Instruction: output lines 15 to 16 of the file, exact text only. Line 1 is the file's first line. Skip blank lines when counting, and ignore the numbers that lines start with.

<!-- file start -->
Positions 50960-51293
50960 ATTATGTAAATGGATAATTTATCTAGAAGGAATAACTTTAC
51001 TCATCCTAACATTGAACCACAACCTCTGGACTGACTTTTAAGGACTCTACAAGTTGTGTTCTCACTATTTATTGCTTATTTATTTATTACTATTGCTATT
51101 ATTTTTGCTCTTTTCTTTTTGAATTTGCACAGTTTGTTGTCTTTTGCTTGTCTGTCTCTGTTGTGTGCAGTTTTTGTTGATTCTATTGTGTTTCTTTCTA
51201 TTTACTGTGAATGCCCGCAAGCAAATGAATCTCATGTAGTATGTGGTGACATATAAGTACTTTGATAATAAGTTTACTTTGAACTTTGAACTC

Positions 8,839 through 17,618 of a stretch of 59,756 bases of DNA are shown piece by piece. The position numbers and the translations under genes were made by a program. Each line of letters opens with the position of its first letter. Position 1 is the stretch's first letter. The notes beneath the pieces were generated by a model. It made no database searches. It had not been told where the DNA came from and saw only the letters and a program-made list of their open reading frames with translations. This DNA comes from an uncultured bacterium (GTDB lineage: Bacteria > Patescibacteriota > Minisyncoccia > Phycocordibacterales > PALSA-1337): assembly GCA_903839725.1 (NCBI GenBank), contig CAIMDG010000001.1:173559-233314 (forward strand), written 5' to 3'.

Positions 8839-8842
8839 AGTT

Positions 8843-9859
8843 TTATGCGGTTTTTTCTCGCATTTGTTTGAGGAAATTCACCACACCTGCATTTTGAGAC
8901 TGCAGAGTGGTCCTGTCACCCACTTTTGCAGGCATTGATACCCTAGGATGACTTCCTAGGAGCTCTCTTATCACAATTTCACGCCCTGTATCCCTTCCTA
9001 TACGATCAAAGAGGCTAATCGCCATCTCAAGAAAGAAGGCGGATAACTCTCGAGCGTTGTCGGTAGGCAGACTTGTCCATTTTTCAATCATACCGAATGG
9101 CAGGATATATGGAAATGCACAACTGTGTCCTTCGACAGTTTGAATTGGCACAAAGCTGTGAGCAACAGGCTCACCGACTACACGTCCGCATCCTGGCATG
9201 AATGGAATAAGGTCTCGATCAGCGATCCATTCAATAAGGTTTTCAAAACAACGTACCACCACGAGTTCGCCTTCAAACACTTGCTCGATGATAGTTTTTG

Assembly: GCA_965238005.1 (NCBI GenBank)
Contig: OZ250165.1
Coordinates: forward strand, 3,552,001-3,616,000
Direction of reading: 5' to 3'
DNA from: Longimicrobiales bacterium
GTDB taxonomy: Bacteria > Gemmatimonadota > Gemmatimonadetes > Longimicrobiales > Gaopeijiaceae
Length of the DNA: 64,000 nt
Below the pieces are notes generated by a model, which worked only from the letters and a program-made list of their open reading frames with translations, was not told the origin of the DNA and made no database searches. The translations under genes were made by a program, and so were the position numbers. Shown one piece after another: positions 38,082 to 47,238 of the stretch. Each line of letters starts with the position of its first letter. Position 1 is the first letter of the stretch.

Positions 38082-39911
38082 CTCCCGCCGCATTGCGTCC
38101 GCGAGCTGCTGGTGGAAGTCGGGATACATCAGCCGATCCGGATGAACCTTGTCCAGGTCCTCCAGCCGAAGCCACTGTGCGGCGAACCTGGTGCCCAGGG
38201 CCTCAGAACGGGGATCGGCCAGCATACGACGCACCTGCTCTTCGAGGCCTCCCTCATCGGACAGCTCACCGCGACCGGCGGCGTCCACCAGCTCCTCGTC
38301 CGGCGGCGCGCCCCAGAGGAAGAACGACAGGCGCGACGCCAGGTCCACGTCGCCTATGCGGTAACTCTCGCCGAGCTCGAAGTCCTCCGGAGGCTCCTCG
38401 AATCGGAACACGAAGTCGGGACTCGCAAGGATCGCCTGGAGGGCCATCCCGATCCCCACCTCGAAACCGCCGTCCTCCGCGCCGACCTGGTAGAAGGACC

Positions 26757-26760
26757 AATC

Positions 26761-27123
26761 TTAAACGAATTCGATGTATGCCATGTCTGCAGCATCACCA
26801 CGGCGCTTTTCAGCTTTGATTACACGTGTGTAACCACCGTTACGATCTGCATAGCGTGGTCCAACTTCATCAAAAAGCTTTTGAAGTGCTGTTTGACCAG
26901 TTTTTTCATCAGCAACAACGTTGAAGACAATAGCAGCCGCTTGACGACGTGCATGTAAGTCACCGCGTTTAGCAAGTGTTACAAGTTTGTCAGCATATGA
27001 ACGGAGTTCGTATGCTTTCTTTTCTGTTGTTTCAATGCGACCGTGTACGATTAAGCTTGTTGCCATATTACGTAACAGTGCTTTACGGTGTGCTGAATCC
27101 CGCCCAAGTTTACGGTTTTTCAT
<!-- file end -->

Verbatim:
Assembly: GCA_965238005.1 (NCBI GenBank)
Contig: OZ250165.1